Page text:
Item Details

Emergency Powers in Australia

Hoong Phun (H. P.) Lee, Michael W. R. Adams, Colin Campbell, Patrick Emerton
Format
Book
Published
Cambridge, United Kingdom ; New York, NY, USA : Cambridge University Press, 2019.
Edition
Second edition
Language
English
ISBN
9781107166530, 1107166535
Summary
"Democratic countries, such as Australia, face the dilemma of preserving public and national security without sacrificing fundamental freedoms. In the context where the rule of law is an underlying assumption of the constitutional framework, Emergency Powers in Australia provides a succinct analysis of the sorts of emergency which have been experienced in Australia and an evaluation of the legal weapons available to the authorities to cope with these emergencies. It analyses the scope of the defence power to determine the constitutionality of federal legislation to deal with wartime crises and the 'war' on terrorism, the extent of the executive power and its relationship to the prerogative, the deployment of the defence forces in aid of the civil power, the statutory frameworks regulating the responses to civil unrest, and natural disasters. The role of the courts when faced with challenges to the invocation of emergency powers is explained and analysed."--
Contents
  • Introduction
  • The defence power
  • The executive, the prerogative and emergencies
  • Maintenance of public order
  • Public safety and the war on terror
  • Civil emergencies and special powers legislation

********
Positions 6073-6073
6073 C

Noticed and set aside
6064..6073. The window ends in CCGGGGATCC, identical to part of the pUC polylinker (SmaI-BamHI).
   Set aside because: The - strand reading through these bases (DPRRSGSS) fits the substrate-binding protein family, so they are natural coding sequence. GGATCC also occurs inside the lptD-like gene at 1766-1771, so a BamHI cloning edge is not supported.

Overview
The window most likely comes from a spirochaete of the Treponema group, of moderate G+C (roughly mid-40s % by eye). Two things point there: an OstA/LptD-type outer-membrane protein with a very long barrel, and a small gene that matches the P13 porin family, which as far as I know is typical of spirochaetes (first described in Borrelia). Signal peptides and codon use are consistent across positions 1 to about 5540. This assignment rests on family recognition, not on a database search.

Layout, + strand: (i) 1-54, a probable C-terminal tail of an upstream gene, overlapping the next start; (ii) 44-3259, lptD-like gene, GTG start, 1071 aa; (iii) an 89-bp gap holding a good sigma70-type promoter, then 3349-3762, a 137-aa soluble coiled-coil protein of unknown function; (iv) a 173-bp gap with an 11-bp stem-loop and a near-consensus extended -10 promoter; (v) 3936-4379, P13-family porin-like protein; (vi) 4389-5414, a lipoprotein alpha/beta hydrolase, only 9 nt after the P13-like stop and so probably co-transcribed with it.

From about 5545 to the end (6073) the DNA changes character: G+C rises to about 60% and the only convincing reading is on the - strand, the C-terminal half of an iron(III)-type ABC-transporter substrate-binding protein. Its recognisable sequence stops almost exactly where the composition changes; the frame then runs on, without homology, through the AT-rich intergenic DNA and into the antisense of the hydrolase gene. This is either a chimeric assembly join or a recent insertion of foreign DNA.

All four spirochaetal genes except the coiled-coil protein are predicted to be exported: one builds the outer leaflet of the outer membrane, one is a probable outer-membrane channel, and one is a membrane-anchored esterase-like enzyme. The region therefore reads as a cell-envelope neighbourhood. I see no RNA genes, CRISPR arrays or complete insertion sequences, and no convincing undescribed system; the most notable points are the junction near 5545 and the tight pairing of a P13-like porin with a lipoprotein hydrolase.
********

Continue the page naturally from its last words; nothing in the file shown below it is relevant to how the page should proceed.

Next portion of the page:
• Military aid to the civil power
  • The judiciary and emergency powers
  • Conclusion.
Description
xxxix, 273 pages ; 24 cm
Notes
  • "First edition published as Emergency Powers, The Law Book Company Limited, 1984"--title page verso.
  • Includes bibliographical references and index.
Technical Details
  • Access in Virgo Classic

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    a| Introduction -- The defence power -- The executive, the prerogative and emergencies -- Maintenance of public order -- Public safety and the war on terror -- Civil emergencies and special powers legislation -- Military aid to the civil power -- The judiciary and emergency powers -- Conclusion.
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    a| "Democratic countries, such as Australia, face the dilemma of preserving public and national security without sacrificing fundamental freedoms. In the context where the rule of law is an underlying assumption of the constitutional framework, Emergency Powers in Australia provides a succinct analysis of the sorts of emergency which have been experienced in Australia and an evaluation of the legal weapons available to the authorities to cope with these emergencies. It analyses the scope of the defence power to determine the constitutionality of federal legislation to deal with wartime crises and the 'war' on terrorism, the extent of the executive power and its relationship to the prerogative, the deployment of the defence forces in aid of the civil power, the statutory frameworks regulating the responses to civil unrest, and natural disasters. The role of the courts when faced with challenges to the invocation of emergency powers is explained and analysed."-- c| Back cover.
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